One such preventive measure is the modification of malarious environments. For example, in Indonesia during the 1920s, scientists attending to a particular species of anopheles mosquito (Anopheles aconitus) which bred in rice paddies, discovered that at the periods when its larvae was most abundant, flushing the paddies could rid the area of the juvenile parasite. Following from this, “malaria transmission collapsed within ten years and those interventions became permanent agricultural practice, even to this day,” Baird says. Such was the success that the threat of this species is no more because its numbers are too low. Baird adds that “the expertise needed to implement such control measures is exceedingly rare today, in the Asia-Pacific and elsewhere. We need to get that expertise back in place to defeat malaria.”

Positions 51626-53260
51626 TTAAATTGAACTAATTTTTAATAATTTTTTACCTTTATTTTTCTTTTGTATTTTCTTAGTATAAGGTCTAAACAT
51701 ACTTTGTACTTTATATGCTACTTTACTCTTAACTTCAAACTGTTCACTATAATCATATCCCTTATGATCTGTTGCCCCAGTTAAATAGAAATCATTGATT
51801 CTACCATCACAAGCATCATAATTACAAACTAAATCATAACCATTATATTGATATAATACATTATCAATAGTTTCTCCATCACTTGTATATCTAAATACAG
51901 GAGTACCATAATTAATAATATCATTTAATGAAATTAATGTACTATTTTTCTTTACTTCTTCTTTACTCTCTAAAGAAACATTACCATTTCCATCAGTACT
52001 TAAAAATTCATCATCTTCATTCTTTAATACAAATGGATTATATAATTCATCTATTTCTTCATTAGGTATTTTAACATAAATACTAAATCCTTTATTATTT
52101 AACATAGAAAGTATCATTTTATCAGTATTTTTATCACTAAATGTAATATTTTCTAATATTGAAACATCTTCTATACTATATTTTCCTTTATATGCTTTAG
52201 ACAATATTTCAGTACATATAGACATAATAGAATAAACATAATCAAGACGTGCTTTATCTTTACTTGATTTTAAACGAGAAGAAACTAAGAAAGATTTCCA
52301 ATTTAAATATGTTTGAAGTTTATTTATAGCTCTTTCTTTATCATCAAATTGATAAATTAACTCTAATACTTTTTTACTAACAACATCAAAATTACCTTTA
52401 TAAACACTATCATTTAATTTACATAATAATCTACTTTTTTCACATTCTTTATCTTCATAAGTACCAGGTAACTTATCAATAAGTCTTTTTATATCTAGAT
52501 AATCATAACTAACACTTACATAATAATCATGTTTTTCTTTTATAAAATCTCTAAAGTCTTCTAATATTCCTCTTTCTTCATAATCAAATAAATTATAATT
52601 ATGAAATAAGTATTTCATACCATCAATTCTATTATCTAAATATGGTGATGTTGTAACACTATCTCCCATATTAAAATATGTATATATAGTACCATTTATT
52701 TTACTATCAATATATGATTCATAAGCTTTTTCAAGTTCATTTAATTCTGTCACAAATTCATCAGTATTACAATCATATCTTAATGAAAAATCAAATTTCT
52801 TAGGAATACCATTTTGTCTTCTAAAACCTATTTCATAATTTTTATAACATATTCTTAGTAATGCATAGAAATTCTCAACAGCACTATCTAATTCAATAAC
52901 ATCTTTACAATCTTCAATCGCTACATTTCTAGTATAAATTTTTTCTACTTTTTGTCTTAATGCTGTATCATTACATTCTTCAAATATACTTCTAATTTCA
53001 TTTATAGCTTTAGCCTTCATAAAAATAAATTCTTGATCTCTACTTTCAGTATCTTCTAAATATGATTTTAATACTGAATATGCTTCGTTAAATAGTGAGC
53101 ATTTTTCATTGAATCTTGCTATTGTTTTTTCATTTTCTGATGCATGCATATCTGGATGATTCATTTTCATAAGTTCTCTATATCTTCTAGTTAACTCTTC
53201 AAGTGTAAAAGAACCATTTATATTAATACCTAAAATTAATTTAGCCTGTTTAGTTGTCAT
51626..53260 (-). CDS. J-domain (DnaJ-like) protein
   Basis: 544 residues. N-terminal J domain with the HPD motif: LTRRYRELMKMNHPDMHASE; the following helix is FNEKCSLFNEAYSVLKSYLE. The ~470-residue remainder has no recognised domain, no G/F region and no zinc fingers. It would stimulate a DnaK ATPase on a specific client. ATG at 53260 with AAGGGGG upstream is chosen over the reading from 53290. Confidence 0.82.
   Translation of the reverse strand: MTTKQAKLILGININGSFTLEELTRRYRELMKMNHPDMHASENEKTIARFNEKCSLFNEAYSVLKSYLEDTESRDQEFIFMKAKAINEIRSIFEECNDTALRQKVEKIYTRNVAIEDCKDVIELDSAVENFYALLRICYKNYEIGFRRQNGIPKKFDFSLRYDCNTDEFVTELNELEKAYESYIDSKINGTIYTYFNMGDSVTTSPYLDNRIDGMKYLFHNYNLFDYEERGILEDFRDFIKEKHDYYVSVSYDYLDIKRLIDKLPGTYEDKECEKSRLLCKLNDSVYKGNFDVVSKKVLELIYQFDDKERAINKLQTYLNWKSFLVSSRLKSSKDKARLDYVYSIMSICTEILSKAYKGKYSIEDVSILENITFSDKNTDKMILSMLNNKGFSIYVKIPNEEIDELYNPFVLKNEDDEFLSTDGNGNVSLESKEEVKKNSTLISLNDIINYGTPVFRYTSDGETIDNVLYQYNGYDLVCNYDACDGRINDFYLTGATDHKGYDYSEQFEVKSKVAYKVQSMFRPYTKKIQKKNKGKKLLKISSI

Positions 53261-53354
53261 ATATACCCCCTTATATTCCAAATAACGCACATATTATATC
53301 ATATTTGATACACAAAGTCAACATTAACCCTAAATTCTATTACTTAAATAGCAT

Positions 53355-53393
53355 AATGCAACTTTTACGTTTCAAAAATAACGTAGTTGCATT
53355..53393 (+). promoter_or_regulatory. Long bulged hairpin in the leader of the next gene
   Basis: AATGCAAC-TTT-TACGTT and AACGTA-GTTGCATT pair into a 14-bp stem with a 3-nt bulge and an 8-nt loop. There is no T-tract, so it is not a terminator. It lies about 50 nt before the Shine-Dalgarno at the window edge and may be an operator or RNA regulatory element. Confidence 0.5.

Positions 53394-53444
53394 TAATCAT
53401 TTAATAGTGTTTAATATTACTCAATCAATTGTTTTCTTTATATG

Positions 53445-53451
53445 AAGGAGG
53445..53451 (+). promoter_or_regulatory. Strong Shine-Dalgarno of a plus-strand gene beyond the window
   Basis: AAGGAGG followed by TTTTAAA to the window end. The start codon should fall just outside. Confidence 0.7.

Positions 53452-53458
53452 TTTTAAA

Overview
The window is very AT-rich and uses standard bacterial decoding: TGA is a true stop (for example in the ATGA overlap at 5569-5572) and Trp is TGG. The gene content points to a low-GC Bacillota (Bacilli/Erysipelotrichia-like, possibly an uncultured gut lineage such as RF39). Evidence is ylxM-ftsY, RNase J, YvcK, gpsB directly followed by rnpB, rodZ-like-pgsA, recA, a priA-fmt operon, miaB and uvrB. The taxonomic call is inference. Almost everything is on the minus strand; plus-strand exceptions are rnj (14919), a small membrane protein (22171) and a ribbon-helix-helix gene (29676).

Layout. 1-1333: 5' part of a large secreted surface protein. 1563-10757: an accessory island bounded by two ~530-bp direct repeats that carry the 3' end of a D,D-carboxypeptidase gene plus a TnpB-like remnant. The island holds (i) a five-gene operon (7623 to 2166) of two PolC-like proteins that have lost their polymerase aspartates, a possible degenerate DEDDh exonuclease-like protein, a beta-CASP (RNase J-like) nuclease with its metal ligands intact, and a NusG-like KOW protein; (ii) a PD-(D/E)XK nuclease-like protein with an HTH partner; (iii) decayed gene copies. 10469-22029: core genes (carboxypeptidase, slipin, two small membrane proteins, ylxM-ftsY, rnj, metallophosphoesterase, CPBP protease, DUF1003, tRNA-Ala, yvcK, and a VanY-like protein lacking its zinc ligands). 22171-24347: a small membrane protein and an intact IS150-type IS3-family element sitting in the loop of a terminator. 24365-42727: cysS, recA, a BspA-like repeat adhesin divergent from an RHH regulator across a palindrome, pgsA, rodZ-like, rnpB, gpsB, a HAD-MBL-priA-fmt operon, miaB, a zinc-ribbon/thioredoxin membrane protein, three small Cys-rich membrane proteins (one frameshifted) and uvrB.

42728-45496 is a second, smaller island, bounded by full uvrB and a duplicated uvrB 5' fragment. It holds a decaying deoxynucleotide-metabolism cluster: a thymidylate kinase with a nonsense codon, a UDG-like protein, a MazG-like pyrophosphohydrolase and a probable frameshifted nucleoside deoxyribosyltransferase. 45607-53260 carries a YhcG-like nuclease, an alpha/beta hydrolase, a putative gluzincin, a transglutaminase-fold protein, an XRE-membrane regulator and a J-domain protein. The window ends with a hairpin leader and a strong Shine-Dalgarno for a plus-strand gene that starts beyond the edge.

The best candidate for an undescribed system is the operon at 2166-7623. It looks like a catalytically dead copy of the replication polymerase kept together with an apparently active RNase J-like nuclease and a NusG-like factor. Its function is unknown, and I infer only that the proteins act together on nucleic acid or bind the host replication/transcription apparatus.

As for what the public can do, Baird recommends being “aware of the problem and the people bearing it. Challenge your government, civil societies, and academics on what is being done about malaria in your nation. Understand that economic development for malarious areas is key to helping the people bearing the burden. Advocate awareness and actions that help these people.”
Professor Kevin Baird served as a malaria specialist for twenty-two years with the US Navy Medical Service Corp. He has been the head of the Eijkman-Oxford Clinical Research Unit since 2007.
Pearl Gan is a Singapore-based photographer working with the Eijkman-Oxford Clinical Research Unit, the Oxford University Clinical Research Unit in Vietnam, and the Wellcome Trust on this Malaria project, which is under the OUCRU Public Engagement Programme. Visit her website at www.asiamalariaimages.com.